Transitional Gravity

When the topic of transition came up, the first thing that sprung to mind, most likely because it was already there, was Gravity. Director Alfonso Cuaron’s latest film does such a beautiful job of portraying this thematic element. Add this to the incredible filmmaking and it makes for an experience viewers will not soon forget. Many films attempt and succeed at depicting the idea of transition in a characters life, but none do so as masterfully as Gravity. 

Throughout the course of the film we learn that Sandra Bullock’s character Dr. Ryan Stone, who is a medical engineer on her first space mission, had her only child die at the age of four from a school yard “accident”. Through dialogue and actions we begin to understand she clearly has not moved on from this, and who can blame her? Stone nearly gives in several times, she begins to accept her fate and waits for the end to come, which almost seems inevitable at some points. However, about two thirds through the film she has a pivotal moment alone with her thoughts where she tells herself she needs to live for her daughter and try to move on, and begins, from that moment on, a new part of her life. Sandra Bullock is incredible in this moment showing us this transitional point in her character’s life. Cuaron adds to these key scenes by visually showing us these thematic elements. At one point in the film, Bullock falls asleep and in the process curls up, almost like an embryo. Cuaron is trying to get across the idea that she is being reborn and moving in a different direction in her life when she wakes up from this position and its beautifully done. The cinematography and 3D particularly in this scene aid so much in eliciting the feeling that the filmmakers want you to feel. The use of 3D in a movie set in space is a great idea and is spectacular not only in this scene but throughout the whole movie. He uses it to direct your eyes to where he wants you to have them and it is masterfully done.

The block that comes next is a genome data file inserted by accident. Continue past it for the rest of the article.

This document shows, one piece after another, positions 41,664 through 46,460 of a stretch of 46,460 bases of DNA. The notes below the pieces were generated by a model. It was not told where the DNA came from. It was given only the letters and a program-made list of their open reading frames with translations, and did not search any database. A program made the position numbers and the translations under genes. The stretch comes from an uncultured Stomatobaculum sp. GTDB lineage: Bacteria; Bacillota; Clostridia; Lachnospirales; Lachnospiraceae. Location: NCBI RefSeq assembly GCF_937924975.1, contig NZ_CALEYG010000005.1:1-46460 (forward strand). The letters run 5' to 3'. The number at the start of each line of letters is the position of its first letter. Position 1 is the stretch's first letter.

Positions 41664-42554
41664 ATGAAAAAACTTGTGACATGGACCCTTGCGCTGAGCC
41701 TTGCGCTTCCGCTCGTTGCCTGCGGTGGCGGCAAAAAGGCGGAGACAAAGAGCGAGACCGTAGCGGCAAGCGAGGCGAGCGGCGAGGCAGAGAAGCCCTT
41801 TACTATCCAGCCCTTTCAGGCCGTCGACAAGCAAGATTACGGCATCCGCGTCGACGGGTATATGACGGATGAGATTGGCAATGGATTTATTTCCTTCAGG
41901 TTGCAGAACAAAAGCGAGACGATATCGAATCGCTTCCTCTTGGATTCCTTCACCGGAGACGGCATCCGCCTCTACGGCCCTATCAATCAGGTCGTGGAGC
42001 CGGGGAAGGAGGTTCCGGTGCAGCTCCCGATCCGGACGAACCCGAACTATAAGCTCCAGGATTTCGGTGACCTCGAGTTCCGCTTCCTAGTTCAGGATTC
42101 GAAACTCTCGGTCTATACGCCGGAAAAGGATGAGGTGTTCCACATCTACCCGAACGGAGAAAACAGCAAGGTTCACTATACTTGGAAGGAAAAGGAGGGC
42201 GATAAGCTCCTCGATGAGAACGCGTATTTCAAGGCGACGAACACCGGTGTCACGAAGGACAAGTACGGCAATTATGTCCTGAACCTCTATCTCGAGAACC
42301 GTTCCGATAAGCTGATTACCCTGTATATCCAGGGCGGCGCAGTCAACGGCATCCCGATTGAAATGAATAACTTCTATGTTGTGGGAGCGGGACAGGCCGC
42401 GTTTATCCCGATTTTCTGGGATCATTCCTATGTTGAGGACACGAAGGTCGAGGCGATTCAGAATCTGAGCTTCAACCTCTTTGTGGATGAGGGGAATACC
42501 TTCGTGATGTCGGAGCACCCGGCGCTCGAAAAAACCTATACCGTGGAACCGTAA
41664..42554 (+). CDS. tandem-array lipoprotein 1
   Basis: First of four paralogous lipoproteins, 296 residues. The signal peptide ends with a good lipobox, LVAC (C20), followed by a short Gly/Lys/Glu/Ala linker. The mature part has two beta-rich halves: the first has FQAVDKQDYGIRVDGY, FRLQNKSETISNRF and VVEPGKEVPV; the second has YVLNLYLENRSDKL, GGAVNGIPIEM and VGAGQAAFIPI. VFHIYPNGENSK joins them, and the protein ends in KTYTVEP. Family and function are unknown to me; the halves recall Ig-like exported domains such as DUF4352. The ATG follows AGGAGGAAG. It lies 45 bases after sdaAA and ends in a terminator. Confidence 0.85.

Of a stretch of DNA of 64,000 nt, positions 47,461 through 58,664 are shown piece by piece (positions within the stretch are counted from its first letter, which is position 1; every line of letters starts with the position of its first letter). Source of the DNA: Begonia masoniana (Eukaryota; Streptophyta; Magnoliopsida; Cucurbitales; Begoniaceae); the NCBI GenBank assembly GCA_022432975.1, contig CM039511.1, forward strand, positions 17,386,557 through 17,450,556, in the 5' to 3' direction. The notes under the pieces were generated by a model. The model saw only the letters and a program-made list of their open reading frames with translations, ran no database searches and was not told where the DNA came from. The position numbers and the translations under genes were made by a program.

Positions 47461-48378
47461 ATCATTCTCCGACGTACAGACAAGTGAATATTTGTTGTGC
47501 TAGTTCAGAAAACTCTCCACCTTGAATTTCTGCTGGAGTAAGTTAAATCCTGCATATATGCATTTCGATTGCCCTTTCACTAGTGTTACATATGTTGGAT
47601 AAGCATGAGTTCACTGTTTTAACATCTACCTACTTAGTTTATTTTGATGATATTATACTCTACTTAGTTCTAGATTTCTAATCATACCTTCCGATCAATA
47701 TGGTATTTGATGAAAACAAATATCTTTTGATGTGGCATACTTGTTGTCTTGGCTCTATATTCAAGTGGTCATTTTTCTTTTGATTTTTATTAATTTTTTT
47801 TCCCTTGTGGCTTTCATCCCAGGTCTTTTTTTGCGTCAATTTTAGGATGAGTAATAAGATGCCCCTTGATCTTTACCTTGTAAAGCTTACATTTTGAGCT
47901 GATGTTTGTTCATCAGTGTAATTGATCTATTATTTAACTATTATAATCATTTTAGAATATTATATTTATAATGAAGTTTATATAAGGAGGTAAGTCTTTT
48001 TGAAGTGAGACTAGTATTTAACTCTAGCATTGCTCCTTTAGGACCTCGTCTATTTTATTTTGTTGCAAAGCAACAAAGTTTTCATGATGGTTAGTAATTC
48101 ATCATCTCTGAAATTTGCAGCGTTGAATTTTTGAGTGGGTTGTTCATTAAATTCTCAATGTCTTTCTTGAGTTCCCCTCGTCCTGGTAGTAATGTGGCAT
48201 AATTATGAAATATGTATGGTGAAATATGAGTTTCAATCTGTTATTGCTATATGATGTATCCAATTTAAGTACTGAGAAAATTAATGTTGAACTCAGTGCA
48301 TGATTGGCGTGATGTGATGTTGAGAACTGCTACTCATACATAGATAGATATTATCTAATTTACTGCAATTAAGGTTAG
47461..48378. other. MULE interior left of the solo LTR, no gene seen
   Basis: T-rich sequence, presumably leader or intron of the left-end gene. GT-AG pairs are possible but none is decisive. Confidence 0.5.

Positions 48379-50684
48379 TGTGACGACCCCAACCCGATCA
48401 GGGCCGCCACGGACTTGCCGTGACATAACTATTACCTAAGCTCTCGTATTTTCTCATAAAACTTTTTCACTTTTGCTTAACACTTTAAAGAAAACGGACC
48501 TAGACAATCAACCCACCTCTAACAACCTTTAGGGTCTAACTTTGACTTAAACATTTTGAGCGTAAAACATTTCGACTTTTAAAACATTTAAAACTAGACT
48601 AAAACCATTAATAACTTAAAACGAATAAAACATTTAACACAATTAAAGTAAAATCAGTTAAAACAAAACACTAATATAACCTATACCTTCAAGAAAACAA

Towards the end of the film, Cuaron again hits home on the idea that she is in a transitional period. When Bullock finally, after going to hell and back, reaches earth safely, she is a new person both physically and mentally. It’s the first day of the rest of her life.  When she begins to walk after landing, Cuaron focuses the camera on her legs and it’s as if she is walking for the first time.  It’s almost like watching an animal when it’s first born and can’t quite find its footing and balance because of its weak legs; this is a metaphor for her taking the first steps in her new life.  It is striking and emotional all at the same time.  This highlights only a few moments, but Bullock is sensational throughout the whole film, doing an amazing job of externally showing us her inner struggles while dealing with this nerve-wrecking transitional period in her life.  She is literally the only person on screen for 75% of the movie and she is absolutely captivating.  Cuaron does his part as well in aiding all of the themes in the movie, including transition, with wonderful visuals and it all adds up to not only to the best film of the year, but one of the best films of it’s time, and there is absolutely no hyperbole there. When technology and emotion meet, it’s a wonderful pairing that we get all too rarely in cinema these days. It’s something that a young Steven Spielberg mastered and hasn’t quite brought back; thankfully we have Alfonso Cuaron to sate us.  Let’s just not wait another seven years to make our next film, ok Alfonso? Thanks.

Part of our TRANSITION issue.

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